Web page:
Jason Schultz and Jennifer Urban of UC Berkeley School of Law have distributed a paper which provides an interesting analysis of the state of the patent system and its relationship to open development. In essence, they suggest that rather than avoiding the patent system, open development communities should instead engage with it, seeking to patent and benefit from inventions they create. The authors identify the barriers to this that they see operating now and propose a new cross-licensing agreement process which might breach some of these barriers. At the heart of the scheme is a new licence, the Defensive Patent License or DPL. While I would recommend reading the licence (it’s not l0ng) it’s fair to say that it broadly seeks to embody the following principles (from the paper):
1) Every DPL user (i.e. licensor or licensee) will forgo any offensive patent infringement actions against any other DPL user;
2) Subject to Condition 4, every DPL user will offer her entire current and future patent portfolio under the DPL;
3) Every DPL user will bind any successor-in-interest to any part of her patent portfolio to her obligations under the DPL; and
4) If a DPL user wishes to stop offering her patents under the DPL, she may do so but only with six months’ notice to existing DPL users and future parties. She must continue to grant, and may not revoke, any licenses that are in place before the end of the notice period. Once she stops offering the DPL, other DPL users are free to revoke their licenses to her at will.
So the deal here is that, if you opt into the scheme with all your patents (and you cannot opt in with any fewer) then you will enjoy a licence to utilise all the patents of all other members. In exchange you grant them licences to all your patents, and agree to make sure that even if you sell a patent on, you will try to make sure that it remains covered by the scheme. You can opt out of the scheme again provided you give everyone six months notice. On the face of it it seems like a good idea; as members join the benefits of membership increase exponentially, and a larger and larger island of technology becomes a venue for free competition on implementation within the group. Members remain free to litigate offensively against those outside the group, and consequently retain a market for separate paid licences. How this model addresses what the authors perceive as barriers within the community is too large a subject for summarisation here, but I would recommend reading the paper to anyone interested in the academic study of open communities and their motivations.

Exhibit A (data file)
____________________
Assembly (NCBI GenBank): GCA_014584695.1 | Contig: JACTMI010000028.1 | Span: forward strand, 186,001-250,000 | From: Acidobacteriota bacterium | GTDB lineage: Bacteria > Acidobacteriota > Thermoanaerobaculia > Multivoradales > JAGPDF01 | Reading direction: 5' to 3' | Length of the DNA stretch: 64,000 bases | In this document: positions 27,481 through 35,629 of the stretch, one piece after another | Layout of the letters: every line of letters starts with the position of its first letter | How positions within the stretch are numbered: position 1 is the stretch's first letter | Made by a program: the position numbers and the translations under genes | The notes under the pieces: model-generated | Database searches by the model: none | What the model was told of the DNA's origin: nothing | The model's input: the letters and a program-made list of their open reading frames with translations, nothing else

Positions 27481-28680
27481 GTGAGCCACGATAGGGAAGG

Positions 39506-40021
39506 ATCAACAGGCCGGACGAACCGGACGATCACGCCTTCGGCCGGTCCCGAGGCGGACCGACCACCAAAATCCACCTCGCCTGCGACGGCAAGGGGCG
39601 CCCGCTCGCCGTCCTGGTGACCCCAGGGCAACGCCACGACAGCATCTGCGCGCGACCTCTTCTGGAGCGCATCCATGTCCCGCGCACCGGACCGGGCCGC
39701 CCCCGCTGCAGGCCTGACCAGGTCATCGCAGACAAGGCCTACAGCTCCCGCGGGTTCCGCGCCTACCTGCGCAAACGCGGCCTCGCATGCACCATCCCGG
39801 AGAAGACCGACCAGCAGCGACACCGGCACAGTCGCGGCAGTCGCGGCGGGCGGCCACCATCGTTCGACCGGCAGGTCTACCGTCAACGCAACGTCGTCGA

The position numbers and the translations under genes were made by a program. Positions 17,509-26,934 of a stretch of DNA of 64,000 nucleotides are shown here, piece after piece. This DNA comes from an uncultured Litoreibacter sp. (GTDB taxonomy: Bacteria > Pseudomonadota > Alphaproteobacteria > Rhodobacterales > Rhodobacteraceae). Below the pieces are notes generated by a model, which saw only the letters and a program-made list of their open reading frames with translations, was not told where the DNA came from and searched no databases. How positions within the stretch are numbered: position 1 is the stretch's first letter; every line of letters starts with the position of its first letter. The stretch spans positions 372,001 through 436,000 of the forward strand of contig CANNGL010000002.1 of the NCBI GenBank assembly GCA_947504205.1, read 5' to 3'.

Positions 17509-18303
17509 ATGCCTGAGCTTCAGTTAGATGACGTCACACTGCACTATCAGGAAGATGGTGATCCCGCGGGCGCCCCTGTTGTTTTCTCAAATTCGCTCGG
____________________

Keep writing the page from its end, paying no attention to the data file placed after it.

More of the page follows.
Given this model, I find myself with many questions in mind. Some of them are probably the result of my own misunderstanding, but I’d thought I’d note them down anyway.
What is an ‘offensive patent infringement action’?
The authors define it this way: “Offensive patent infringement actions are defined as actions that are not filed in direct response to a previously filed patent infringement suit involving the same parties.” This definition is important because it pins down a circumstance in which a scheme member might have their licence revoked – and licence revocation could get very ugly and expensive for an active tech company or project. So I would be keen to see what is and is not a ‘direct response’ more rigidly defined. For example, if a party is subject to informal threats related to patent infringement from another member of the scheme, are they prevented from seeking a declaratory judgement that they are not infringing? Construably this could be the ‘first link’ in a chain of actions and could therefore be classed as offensive under that definition. I would also like to know whether ‘involving the same parties’ means involving only those parties, or at least those parties. In the latter case a ‘defensive’ action could be used to attack other scheme members once an initial offensive action had been taken.
What about the transmission of obligations?